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Creating strong relationships with the older adults in your life

By Emma Pizzuti

Nowadays, aging adults live longer, healthier lives, which makes intergenerational relationships more important than ever.

Often, seniors who are close to their children and grandchildren are healthier, less lonely, and more involved in their communities. According to a Generations United study, 97% of adult participants reported feeling happier, more engaged, loved, and needed due to participation in an intergenerational program. Seniors benefit greatly from intergenerational relationships in a variety of ways.

  • Decrease social isolation through engagement

  • Stronger sense of community

  • Greater life satisfaction

  • Improve quality of life and purpose in life for seniors

  • Increase self-worth, self-esteem, and empowerment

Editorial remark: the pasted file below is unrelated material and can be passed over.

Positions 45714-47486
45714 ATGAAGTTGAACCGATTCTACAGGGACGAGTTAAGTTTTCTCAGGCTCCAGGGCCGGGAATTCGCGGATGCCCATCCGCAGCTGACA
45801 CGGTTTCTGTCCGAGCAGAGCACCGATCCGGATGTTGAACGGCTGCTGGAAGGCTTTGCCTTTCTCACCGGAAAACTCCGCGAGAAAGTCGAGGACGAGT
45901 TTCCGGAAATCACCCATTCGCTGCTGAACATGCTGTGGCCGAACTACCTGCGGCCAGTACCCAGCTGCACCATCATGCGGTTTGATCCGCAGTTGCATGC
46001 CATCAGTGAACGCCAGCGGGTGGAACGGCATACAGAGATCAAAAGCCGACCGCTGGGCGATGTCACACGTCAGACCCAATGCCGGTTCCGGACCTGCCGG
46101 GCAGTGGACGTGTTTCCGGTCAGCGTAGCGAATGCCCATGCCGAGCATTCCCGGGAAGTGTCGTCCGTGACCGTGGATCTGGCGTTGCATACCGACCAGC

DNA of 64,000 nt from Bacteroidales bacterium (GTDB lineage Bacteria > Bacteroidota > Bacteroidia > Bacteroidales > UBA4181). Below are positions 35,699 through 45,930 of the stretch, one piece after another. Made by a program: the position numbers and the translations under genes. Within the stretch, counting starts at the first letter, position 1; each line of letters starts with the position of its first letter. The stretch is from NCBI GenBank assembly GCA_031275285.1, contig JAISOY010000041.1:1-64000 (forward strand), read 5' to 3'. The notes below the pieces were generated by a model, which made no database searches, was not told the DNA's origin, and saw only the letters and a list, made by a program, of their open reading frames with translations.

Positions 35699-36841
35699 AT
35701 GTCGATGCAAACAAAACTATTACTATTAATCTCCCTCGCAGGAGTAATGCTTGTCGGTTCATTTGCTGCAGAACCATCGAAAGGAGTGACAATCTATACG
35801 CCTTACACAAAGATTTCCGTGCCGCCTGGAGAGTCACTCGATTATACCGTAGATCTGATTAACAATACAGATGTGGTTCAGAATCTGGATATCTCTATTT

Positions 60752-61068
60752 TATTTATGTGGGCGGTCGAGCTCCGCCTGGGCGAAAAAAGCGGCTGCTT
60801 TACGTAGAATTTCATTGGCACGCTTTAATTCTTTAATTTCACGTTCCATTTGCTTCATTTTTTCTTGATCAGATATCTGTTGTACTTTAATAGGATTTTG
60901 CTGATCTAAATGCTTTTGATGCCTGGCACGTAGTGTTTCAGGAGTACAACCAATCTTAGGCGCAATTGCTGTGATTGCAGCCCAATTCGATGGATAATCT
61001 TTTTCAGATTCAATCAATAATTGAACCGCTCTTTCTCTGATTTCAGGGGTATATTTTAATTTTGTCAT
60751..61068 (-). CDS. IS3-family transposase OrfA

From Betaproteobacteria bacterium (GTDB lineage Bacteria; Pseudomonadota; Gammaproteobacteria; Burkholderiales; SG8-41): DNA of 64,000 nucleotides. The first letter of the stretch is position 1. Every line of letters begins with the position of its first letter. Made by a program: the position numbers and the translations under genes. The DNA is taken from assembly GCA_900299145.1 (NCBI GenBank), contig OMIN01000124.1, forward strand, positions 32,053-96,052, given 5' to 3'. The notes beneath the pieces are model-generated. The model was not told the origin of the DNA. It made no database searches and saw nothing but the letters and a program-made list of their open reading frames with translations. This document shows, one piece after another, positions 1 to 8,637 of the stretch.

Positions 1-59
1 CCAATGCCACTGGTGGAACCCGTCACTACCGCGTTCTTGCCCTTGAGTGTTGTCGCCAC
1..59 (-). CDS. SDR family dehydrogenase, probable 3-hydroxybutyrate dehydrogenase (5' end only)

• Provide cognitive health improvements

  • Reduce ageism

  • Teach new skills, leadership proficiencies, and knowledge

  • Allow seniors to preserve their history and family stories.

There are many ways seniors can participate in intergenerational relationships.

  • Through family gatherings, regular phone calls, and virtual visits

  • Volunteering at schools, community centers, libraries, or organizations

  • Mentoring young adults and children

  • Intergenerational programs such as those listed through Generations United

  • Living in multigenerational homes and communities

Whether young or old, intergenerational relationships improve attitudes, behaviors, and quality of life. Intergenerational relationships serve as a constant reminder of how interconnected we are.


Let’s stay connected together.

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